Effectiveness of animal-assisted interventions for children and adults with post-traumatic stress disorder symptoms: a systematic review and meta-analysis

Karin Hediger, Julia Wagner, Pascale Künzi, Anna Haefeli, Felicitas Theis, Carmina Grob, Elena Pauli, Heike Gerger

Research output: Contribution to journalReview articleAcademicpeer-review


Background: Animal-assisted interventions (AAI) are increasingly applied for people with post-traumatic stress disorder (PTSD) symptoms albeit its effectiveness is unclear.Objectives: To examine the effectiveness of AAI for treating PTSD symptoms.Method: We searched 11 major electronic databases for studies reporting quantitative data on effects of AAI for children and adults with PTSD symptoms. Of 22'211 records identified, we included 41 studies with 1111 participants in the systematic review comprising eight controlled studies with 469 participants in the meta-analysis. We conducted random-effects meta-analyses with all controlled studies based on standardized mean differences (SMD), and calculated standardized mean change (SMC) as effect sizes for studies with a pre-post one-group design. Two independent researchers assessed the quality of the included studies using the NIH Study Quality Assessment Tools. The primary outcome was PTSD or depression symptom severity measured via a standardized measurement at pre- and post-intervention assessments.Results: There was a small but not statistically significant superiority of AAI over standard PTSD psychotherapy (SMD = -0.26, 95% CI: -0.56 to 0.04) in reducing PTSD symptom severity while AAI was superior to waitlist (SMD = -0.82, 95% CI: -1.56 to 0.08). Getting a service dog was superior to waiting for a service dog (SMD = -0.58, 95% CI: -0.88 to -0.28). AAI led to comparable effects in reducing depression as standard PTSD psychotherapy (SMD = -0.03, CI: -0.88 to 0.83). Pre-post comparisons showed large variation for the reduction in PTSD symptom severity, with SMCs ranging from -0.38 to -1.64, and for depression symptom severity, ranging from 0.01 to -2.76. Getting a service dog lowered PTSD symptoms between -0.43 and -1.10 and depression with medium effect size of -0.74.Conclusions: The results indicate that AAI are efficacious in reducing PTSD symptomatology and depression. Future studies with robust study designs and large samples are needed for valid conclusions.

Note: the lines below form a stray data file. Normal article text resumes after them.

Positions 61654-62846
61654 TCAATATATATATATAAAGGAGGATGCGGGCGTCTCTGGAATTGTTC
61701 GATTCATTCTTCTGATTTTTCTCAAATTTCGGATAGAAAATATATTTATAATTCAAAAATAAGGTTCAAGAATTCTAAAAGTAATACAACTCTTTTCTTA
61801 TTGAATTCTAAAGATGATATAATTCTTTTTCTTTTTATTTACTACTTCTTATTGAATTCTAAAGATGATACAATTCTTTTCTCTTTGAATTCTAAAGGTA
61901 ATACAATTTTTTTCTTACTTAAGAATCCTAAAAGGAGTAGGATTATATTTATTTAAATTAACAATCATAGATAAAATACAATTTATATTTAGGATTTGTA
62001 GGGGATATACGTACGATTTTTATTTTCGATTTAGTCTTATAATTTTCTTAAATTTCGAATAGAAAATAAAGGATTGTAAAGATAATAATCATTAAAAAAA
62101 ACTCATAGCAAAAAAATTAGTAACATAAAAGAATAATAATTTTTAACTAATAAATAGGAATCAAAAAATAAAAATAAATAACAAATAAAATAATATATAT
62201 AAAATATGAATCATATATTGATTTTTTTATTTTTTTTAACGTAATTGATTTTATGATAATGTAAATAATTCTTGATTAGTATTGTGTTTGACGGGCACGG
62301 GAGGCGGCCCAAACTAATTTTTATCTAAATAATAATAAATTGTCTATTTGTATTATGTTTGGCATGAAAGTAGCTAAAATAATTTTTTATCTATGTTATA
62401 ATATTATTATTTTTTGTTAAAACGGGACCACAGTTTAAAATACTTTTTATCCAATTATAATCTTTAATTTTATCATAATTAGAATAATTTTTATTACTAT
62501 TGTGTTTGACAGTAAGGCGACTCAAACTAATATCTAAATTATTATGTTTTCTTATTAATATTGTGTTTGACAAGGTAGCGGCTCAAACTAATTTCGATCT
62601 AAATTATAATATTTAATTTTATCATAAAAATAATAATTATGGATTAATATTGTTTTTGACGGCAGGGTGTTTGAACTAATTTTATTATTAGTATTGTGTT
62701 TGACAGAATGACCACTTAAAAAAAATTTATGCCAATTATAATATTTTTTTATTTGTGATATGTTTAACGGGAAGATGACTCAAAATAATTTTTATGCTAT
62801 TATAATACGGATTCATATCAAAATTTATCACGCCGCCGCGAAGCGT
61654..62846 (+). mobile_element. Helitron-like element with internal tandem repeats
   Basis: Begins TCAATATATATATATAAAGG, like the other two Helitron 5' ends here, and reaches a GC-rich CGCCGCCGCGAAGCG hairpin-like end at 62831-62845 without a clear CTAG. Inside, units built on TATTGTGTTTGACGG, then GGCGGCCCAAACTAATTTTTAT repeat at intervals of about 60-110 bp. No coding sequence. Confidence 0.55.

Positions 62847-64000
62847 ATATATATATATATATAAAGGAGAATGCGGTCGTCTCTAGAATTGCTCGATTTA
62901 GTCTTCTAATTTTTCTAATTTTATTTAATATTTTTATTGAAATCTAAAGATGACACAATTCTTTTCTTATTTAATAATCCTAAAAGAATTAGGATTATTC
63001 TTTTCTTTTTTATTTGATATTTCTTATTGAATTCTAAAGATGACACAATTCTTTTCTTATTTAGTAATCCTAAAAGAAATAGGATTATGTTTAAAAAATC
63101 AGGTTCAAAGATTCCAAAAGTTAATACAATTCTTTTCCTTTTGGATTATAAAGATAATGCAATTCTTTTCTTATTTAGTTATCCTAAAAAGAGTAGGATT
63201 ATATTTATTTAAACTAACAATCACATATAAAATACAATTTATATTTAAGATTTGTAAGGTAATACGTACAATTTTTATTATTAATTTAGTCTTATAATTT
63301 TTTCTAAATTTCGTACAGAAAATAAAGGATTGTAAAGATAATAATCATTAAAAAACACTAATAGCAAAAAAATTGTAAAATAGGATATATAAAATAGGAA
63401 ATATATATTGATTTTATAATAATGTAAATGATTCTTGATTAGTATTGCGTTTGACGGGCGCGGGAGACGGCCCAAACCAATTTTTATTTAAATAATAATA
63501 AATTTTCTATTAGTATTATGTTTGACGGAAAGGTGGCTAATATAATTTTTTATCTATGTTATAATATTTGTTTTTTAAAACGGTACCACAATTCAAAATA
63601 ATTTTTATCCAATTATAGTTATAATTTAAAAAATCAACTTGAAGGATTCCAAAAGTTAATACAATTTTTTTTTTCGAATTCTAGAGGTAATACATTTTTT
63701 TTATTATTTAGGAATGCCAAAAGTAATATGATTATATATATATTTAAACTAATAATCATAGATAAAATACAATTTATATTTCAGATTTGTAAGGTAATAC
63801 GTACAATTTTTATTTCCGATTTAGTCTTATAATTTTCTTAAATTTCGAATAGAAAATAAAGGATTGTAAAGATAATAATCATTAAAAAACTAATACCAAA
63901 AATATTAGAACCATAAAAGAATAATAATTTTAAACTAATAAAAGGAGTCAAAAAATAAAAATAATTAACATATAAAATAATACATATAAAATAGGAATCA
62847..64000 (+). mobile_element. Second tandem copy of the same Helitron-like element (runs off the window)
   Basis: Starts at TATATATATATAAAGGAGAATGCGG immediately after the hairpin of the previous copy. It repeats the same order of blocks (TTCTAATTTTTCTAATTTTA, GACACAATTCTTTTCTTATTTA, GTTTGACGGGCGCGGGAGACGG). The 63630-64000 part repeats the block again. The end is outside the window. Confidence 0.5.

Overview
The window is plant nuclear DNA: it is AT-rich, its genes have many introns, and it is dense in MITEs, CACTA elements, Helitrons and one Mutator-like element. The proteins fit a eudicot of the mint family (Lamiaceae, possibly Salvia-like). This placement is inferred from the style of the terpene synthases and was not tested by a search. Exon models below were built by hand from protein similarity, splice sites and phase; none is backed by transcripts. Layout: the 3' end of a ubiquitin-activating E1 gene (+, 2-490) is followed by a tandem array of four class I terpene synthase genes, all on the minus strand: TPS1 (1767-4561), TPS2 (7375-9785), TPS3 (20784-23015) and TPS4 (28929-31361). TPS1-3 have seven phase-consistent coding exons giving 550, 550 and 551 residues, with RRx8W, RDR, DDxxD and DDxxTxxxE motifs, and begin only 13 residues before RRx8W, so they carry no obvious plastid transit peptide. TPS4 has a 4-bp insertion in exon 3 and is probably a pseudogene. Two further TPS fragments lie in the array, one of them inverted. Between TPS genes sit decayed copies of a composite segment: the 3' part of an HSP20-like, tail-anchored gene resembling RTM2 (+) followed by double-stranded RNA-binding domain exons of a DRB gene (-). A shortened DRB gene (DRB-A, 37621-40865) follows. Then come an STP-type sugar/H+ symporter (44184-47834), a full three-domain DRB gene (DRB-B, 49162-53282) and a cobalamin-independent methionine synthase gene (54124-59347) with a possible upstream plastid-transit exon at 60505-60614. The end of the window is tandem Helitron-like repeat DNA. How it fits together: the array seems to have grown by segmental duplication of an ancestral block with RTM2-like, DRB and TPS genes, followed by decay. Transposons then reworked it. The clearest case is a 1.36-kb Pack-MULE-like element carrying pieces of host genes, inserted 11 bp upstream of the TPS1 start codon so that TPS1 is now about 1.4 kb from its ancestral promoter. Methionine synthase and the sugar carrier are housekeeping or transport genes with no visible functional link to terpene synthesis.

Original languageEnglish
Article number1879713
JournalEuropean Journal of Psychotraumatology
Issue number1
Publication statusPublished - 23 Mar 2021


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